Szyzygy's Blog

November 10, 2009

Thumbs up for Krautrock

In the wake of the ridiculous debacle which was Synth Britannia of a few weeks ago, by way of an act of contrition BBC 4 screened the almost exponentially more intelligent and engaging documentary, Krautrock: The Rebirth of Europe. Comparisons of this degree of magnitude are almost certainly invidious: if you must do reflective social and musical history, then this is indubitably the way to do it. Setting the socio-political context with a degree of nicety, the reaction against schlager and Anglo and American pop which was to ultimately become the zenith of industrial techno as personified in the form of Kraftwerk, the introduction sets out a far more compelling appraisal than was ever ventured in the totality of Synth Britannia. Wenders and Herzog, Baader and Meinhof. Fitzcarraldo. Checkpoint Charlie, the Vopos. All of these appeared within the first ten minutes or so, and none of them struck a false note.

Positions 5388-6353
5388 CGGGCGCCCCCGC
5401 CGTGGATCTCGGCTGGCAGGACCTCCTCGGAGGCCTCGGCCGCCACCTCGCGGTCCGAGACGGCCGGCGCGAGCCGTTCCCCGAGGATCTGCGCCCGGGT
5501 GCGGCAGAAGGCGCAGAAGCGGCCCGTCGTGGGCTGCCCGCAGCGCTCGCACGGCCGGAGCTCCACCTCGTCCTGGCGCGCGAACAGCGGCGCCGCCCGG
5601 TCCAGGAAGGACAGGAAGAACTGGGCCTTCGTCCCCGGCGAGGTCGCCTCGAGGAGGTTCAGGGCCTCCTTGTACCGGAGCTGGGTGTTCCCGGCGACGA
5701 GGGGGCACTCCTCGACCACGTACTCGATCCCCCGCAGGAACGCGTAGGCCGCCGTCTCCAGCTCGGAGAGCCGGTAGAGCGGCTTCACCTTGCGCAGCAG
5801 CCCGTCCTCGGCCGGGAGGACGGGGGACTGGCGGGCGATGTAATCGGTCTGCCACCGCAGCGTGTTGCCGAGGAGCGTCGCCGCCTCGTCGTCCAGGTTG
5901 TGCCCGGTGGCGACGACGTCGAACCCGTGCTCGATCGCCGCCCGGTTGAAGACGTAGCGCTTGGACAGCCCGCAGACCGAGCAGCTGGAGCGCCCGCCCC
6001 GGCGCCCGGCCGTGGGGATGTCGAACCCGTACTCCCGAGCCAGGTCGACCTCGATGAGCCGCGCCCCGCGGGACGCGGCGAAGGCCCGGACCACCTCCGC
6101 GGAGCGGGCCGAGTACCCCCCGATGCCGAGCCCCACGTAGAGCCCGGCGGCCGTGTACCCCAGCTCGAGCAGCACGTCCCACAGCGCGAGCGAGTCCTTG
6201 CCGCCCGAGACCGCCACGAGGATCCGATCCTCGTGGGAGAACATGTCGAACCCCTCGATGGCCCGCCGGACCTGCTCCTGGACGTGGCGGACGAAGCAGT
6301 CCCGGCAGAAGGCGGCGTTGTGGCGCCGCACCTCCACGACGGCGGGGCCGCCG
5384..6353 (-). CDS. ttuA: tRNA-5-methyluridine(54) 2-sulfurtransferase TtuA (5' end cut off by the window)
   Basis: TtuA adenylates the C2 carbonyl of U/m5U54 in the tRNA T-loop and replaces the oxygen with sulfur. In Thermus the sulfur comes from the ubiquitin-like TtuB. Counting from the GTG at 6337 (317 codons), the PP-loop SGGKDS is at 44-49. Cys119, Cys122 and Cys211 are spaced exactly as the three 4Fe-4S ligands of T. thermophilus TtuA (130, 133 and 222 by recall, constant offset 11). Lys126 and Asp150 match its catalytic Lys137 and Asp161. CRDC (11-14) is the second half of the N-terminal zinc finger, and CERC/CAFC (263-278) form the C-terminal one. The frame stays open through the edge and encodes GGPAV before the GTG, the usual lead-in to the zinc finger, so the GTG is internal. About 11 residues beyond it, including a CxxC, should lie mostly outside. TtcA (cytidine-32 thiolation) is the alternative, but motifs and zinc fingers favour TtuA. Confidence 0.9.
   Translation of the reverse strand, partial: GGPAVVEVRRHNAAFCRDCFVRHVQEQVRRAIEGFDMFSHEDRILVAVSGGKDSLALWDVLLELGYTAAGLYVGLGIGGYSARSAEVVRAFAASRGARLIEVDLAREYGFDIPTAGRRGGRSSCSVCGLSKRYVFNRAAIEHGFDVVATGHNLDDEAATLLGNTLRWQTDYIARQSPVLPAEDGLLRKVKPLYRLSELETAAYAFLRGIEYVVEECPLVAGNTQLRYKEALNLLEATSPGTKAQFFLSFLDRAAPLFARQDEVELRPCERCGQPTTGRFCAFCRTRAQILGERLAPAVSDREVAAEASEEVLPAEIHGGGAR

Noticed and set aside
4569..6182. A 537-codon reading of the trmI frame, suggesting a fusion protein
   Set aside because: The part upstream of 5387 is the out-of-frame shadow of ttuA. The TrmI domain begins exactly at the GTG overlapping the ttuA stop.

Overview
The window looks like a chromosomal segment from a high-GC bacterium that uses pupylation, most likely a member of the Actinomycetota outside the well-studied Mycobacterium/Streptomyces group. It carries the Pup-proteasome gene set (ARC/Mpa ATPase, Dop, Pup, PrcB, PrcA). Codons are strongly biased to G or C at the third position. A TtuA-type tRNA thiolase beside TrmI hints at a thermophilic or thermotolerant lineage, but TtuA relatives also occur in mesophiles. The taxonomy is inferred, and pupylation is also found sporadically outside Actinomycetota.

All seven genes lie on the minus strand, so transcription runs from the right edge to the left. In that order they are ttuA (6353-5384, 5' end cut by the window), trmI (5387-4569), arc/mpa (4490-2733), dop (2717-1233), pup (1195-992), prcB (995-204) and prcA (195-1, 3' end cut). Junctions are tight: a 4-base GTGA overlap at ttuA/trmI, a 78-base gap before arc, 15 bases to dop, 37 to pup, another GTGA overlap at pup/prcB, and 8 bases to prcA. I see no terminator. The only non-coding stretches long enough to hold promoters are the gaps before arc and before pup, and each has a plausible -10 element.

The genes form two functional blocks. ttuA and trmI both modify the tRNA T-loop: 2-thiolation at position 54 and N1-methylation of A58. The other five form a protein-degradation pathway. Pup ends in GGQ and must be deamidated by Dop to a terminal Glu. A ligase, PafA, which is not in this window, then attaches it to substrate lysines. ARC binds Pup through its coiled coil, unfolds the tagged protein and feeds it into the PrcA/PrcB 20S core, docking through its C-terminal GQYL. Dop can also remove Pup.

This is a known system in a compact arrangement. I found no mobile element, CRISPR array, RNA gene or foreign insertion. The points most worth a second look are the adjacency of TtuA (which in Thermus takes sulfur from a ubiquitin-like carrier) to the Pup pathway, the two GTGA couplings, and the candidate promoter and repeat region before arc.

Was British synth culture so much more vapid than the nascent German industrial techno culture? The answer is probably no and the richness of experience which was the documentary Krautrock, set against the echoing vacuity which was Synth Britannia, can only boil down to the fact that Ben Whalley, the maker of these two documentaries suffers from creative bipolarity of the sort heretofore only evidenced in Stevenson’s Jekyll and Hyde.  Even Karlheinz Stockhausen, that enfant terrible godfather of the world of experimental sound got a look in. Maybe he’d like to have another stab at Synth Britannia, doing it properly this time.

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